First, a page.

Liberally construed, the complaint presents religious exercise claims pursuant to the First Amendment and the Religious Land Use and Institutionalized Persons Act ("RLUIPA"). To determine whether a plaintiff establishes such a claim under the First Amendment or RLUIP A, a court must decide whether a plaintiff sincerely held the avowed belief and whether the belief is, in the plaintiffs own scheme of things, religious. United States v. Seeger, 380 U.S. 163, 185 (1965). Only a personal practice that is both sincerely held and rooted in religious belief falls under the protections of RLUIPA. See Cutter v. Wilkinson, 544 U.S. 709, 725 n.13 (2005) (noting that under RLUIPA, "prison officials may appropriately question whether a prisoner's religiosity, asserted as the basis for a requested accommodation, is authentic" and whether his "professed religiosity" is "sincere"); Wisconsin v. Yoder, 406 U.S. 205, 215-16 (1972) (applying the same metric to First Amendment religious claims); see Reed v. Faulkner, 842 F.2d 960, 963 (7th Cir. 1988) (recognizing that "an inmate may adopt a religion merely to harass the prison staff with demands to accommodate his new faith"). Distinguishing between religious and secular beliefs, sincere or insincere, is difficult. See, e.g., Frazee v. Illinois Emp't Sec. Dep't, 489 U.S. 829, 833 (1989). Nevertheless, sincerity of belief is the critical, threshold aspect of the inquiry a court must consider.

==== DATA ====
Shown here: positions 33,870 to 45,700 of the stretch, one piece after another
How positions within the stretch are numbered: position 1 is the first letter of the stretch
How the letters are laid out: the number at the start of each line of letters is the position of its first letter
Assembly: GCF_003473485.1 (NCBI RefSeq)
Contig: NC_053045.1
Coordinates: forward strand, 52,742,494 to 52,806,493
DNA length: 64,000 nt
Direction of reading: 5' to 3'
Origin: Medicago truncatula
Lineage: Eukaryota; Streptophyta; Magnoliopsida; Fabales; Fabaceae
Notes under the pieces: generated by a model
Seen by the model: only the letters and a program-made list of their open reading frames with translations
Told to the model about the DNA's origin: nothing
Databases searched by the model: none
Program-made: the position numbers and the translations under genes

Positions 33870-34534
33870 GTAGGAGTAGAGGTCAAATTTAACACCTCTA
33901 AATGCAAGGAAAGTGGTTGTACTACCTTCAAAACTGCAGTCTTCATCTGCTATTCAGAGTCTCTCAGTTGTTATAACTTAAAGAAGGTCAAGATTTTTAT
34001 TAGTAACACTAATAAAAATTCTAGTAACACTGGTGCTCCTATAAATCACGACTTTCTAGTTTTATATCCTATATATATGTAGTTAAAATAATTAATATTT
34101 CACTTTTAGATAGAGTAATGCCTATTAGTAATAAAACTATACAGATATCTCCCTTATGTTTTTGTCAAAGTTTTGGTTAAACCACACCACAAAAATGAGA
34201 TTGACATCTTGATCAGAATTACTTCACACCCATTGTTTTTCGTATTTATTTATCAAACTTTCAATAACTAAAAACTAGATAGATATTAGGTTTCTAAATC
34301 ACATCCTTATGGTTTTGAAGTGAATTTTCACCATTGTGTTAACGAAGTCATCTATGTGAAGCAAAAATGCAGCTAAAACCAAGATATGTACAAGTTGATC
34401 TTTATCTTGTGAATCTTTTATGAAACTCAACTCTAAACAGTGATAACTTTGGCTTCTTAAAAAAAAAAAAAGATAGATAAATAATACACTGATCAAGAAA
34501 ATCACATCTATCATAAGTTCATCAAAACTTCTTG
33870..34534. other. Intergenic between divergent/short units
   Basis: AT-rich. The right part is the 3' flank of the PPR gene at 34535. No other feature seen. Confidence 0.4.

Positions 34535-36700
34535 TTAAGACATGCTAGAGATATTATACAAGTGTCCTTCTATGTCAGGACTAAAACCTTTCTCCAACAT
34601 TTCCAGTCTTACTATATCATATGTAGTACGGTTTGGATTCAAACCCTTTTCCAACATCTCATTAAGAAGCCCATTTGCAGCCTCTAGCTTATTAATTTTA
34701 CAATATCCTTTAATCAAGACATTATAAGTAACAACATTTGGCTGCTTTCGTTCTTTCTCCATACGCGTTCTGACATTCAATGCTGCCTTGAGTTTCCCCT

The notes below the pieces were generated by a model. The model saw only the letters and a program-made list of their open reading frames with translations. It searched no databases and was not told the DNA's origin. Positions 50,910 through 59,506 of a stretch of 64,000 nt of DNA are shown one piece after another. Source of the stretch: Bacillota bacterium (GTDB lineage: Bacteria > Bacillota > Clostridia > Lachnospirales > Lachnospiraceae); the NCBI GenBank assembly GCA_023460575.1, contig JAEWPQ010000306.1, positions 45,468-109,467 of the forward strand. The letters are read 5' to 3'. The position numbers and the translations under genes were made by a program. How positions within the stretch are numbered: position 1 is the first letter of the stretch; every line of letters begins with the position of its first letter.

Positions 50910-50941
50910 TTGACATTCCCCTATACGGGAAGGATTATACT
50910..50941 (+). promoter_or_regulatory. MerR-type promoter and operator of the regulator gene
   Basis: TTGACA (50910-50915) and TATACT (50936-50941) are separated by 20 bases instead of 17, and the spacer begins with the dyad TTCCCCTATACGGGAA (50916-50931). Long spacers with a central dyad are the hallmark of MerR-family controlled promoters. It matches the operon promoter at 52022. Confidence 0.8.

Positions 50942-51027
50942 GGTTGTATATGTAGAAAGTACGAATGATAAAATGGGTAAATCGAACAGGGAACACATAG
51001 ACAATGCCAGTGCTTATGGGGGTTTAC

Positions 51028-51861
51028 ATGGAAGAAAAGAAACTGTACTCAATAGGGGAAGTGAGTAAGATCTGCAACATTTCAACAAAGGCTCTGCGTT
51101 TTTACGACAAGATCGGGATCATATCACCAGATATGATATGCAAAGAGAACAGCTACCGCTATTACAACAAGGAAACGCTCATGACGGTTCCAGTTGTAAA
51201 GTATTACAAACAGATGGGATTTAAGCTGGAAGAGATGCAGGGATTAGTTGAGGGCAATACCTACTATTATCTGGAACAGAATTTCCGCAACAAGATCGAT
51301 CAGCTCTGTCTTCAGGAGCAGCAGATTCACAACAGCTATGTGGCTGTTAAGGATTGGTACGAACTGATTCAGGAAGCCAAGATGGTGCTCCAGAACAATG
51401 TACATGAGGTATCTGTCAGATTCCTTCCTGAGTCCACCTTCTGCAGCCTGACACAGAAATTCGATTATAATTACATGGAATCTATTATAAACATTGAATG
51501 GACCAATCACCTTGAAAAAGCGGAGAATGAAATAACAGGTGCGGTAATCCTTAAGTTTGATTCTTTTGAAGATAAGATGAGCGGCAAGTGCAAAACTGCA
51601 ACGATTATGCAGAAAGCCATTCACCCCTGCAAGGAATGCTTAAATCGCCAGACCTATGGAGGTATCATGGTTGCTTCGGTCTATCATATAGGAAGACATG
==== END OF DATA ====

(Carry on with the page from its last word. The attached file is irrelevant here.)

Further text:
Plaintiff presently fails to state facts possessing a Satanic Bible or having the Jail recognize Satanism as an approved religion are sincerely-held religious requirements. Plaintiff expresses his desire as "liking" to have these things, but he fails to allege that they are needed for his own religion practice. Without showing a sincere need, Plaintiff cannot plausibly describe how a defendant's intentional act or omission "substantially burdened" him. See, e.g., Lovelace v. Lee, 472 F.3d 174, 187 (4th Cir. 2006) (discussing "substantial burden").

         Section 1983 requires a showing of personal fault on the part of a defendant either based on the defendant's personal conduct or another's conduct in execution of the defendant's policies or customs. See Shaw v. Stroud, 13 F.3d 791, 799 (4th Cir. 1994) (discussing the deliberate indifference standard for a supervisor's liability under § 1983). While Plaintiff describes a personal act or omission by Weaver, he fails to do so for Price. Even if Plaintiff named Price in an official capacity only, he fails to establish how the Shenandoah County Administrator has any effect on policies at the Jail.

         Accordingly, the court grants Defendants' motion to dismiss because the complaint presently fails to state a claim upon which relief may be granted.[2] Plaintiff may be able to correct the noted deficiencies with an amended complaint, and he is granted twenty-one days to do so. On account of the tenuous association between Price and the Jail, Price is terminated as a defendant. See Fed.R.Civ.P. 21.


         For the foregoing reasons, the court grants Defendants' motion to dismiss and terminates Price as a defendant. Plaintiff has twenty-one days to file an amended complaint, and a failure to comply will result in the action being closed and stricken from the active docket. The motion for a ...

Buy This Entire Record For $7.95

Download the entire decision to receive the complete text, official citation,
docket number, dissents and concurrences, and footnotes for this case.

Learn more about what you receive with purchase of this case.